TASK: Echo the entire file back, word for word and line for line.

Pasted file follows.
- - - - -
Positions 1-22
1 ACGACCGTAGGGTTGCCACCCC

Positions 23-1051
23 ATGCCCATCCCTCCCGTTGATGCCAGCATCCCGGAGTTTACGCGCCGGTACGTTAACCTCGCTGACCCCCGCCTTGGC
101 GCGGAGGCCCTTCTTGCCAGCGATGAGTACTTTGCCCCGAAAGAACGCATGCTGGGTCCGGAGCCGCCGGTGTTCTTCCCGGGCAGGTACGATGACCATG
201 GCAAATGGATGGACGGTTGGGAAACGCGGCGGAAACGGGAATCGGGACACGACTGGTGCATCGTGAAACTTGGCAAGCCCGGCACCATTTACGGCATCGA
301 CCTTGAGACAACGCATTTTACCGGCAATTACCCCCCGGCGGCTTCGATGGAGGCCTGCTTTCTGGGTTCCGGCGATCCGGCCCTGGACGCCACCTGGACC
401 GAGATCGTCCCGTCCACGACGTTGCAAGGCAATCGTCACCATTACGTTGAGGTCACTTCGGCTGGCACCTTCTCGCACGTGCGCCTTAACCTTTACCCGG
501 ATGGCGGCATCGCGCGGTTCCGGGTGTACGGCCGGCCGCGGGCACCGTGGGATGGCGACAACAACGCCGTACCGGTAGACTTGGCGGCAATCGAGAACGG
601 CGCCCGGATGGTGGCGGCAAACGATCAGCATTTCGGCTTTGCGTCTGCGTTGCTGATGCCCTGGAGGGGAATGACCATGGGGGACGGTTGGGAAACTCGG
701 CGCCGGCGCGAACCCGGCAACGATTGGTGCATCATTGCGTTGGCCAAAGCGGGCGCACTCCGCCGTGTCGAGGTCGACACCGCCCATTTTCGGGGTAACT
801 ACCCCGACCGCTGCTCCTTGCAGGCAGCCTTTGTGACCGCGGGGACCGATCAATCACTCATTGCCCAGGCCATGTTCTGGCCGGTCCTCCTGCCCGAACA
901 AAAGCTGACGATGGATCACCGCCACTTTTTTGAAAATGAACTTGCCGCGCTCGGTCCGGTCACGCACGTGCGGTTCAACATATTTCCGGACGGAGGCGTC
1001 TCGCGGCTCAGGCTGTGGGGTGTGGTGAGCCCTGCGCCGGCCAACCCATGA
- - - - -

Positions 1-22
1 ACGACCGTAGGGTTGCCACCCC

Positions 23-1051
23 ATGCCCATCCCTCCCGTTGATGCCAGCATCCCGGAGTTTACGCGCCGGTACGTTAACCTCGCTGACCCCCGCCTTGGC
101 GCGGAGGCCCTTCTTGCCAGCGATGAGTACTTTGCCCCGAAAGAACGCATGCTGGGTCCGGAGCCGCCGGTGTTCTTCCCGGGCAGGTACGATGACCATG
201 GCAAATGGATGGACGGTTGGGAAACGCGGCGGAAACGGGAATCGGGACACGACTGGTGCATCGTGAAACTTGGCAAGCCCGGCACCATTTACGGCATCGA
301 CCTTGAGACAACGCATTTTACCGGCAATTACCCCCCGGCGGCTTCGATGGAGGCCTGCTTTCTGGGTTCCGGCGATCCGGCCCTGGACGCCACCTGGACC
401 GAGATCGTCCCGTCCACGACGTTGCAAGGCAATCGTCACCATTACGTTGAGGTCACTTCGGCTGGCACCTTCTCGCACGTGCGCCTTAACCTTTACCCGG
501 ATGGCGGCATCGCGCGGTTCCGGGTGTACGGCCGGCCGCGGGCACCGTGGGATGGCGACAACAACGCCGTACCGGTAGACTTGGCGGCAATCGAGAACGG
601 CGCCCGGATGGTGGCGGCAAACGATCAGCATTTCGGCTTTGCGTCTGCGTTGCTGATGCCCTGGAGGGGAATGACCATGGGGGACGGTTGGGAAACTCGG
701 CGCCGGCGCGAACCCGGCAACGATTGGTGCATCATTGCGTTGGCCAAAGCGGGCGCACTCCGCCGTGTCGAGGTCGACACCGCCCATTTTCGGGGTAACT
801 ACCCCGACCGCTGCTCCTTGCAGGCAGCCTTTGTGACCGCGGGGACCGATCAATCACTCATTGCCCAGGCCATGTTCTGGCCGGTCCTCCTGCCCGAACA
901 AAAGCTGACGATGGATCACCGCCACTTTTTTGAAAATGAACTTGCCGCGCTCGGTCCGGTCACGCACGTGCGGTTCAACATATTTCCGGACGGAGGCGTC
1001 TCGCGGCTCAGGCTGTGGGGTGTGGTGAGCCCTGCGCCGGCCAACCCATGA